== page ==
An updated version of the Active Planning Toolkit has been launched in Gloucestershire this week to help professionals create buildings and natural environments that support people to get more active.

Originally introduced in 2011, the toolkit provides a practical guide for planners, architects, and developers to help them ‘design in’ features that encourage physical activity. This can include making stairs easy to find, and linking shops and workplaces to walking and cycling networks.

Developed in partnership with Gloucestershire County Council, the University of Gloucestershire and the Voluntary and Community Sector (VCS), the toolkit was designed to implement NICE public health guidance 2008, which provided evidence about the types of environment that encourage physical activity.

Key features of the toolkit include:

  • the latest available evidence from the National Institute for Health and Care Excellence (NICE) on physical activity and the environment
  • up-to-date guidance on changes in planning law
  • new case studies highlighting best practice from Gloucestershire and around the UK

Welcoming the update, Dr Hein Le Roux, Commissioning Lead and member of Gloucestershire Health and Wellbeing Board at NHS Gloucestershire Clinical Commissioning Group (CCG), said:

“NHS Gloucestershire Clinical Commissioning Group recognises that the built and natural environments in which we live have a huge influence upon how active we are in our daily lives.  Many people are not physically active enough and the health risks of sedentary lifestyles are identified as a growing problem. The CCG is therefore very pleased to be involved in producing an updated version of the Active Planning Toolkit.”

Nigel Riglar, Commissioning Director, Communities & Infrastructure from Gloucestershire County Council (GCC), said:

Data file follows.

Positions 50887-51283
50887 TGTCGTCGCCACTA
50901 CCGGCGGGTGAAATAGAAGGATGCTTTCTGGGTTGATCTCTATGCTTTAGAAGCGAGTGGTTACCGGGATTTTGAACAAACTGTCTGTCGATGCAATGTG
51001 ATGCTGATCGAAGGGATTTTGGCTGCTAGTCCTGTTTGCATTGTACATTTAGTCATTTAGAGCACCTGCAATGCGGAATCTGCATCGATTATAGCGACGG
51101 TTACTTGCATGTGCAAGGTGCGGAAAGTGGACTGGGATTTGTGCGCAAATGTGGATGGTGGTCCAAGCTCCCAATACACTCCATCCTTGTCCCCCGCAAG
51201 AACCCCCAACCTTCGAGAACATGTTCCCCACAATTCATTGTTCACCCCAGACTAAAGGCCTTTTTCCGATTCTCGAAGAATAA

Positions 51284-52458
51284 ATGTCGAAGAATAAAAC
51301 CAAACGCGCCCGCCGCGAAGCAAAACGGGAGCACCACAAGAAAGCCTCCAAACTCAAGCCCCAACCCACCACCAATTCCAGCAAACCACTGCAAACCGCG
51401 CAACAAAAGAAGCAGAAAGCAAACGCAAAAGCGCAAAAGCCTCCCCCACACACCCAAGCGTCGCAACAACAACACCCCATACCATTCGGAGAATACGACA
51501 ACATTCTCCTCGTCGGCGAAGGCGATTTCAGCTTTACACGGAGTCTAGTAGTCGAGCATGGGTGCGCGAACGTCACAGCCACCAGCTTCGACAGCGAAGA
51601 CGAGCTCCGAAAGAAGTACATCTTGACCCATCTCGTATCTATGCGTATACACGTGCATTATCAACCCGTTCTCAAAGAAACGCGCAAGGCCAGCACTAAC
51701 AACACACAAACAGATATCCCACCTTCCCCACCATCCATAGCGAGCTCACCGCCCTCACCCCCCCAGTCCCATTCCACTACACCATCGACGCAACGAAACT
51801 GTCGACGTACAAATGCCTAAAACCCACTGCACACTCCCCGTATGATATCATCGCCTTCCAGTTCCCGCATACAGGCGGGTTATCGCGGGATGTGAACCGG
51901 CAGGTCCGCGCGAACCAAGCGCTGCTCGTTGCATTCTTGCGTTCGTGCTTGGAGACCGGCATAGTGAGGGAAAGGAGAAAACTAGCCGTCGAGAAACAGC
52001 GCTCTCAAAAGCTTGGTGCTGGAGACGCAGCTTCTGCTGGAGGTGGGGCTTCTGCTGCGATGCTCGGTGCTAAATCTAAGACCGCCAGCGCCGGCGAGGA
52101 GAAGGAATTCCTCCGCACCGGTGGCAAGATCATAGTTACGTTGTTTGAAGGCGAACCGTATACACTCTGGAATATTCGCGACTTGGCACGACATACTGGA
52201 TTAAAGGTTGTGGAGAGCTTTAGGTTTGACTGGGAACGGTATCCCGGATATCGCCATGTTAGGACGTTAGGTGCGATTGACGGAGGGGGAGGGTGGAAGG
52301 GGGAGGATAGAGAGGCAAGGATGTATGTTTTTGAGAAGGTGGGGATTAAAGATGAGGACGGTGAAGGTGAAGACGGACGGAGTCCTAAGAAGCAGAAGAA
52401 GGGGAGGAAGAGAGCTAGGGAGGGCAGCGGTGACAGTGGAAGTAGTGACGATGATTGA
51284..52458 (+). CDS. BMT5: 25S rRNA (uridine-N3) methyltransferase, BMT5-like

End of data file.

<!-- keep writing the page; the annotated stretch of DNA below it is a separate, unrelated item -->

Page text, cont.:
“As this toolkit shows, using design so that physical activity becomes an integral part of our daily lives can make a real difference to people’s health. Attractive, well thought out and accessible environments naturally encourage us to walk or cycle, to use the stairs instead of the lift and to make the most of outdoor spaces.”

“Getting people more active more often delivers lasting benefits to people’s health and wellbeing.”

Bren McInerney, Kingfisher Social Enterprise and a Member of the NICE Programme Development Group said:

“The most impressive aspect of the toolkit is its focus on local communities, and this has been evident throughout its development.

I worked with Duncan Jordan, former Group Director, Environment (GCC) on the local implementation group, agreed the local refresh, and having been part of the NICE development group, have seen how this has progressed from a national perspective right down to the local level.

We should all be very proud of taking national work to a local level like this and producing a toolkit that has communities at the heart of its delivery.”

The toolkit can be found on our publications page, here.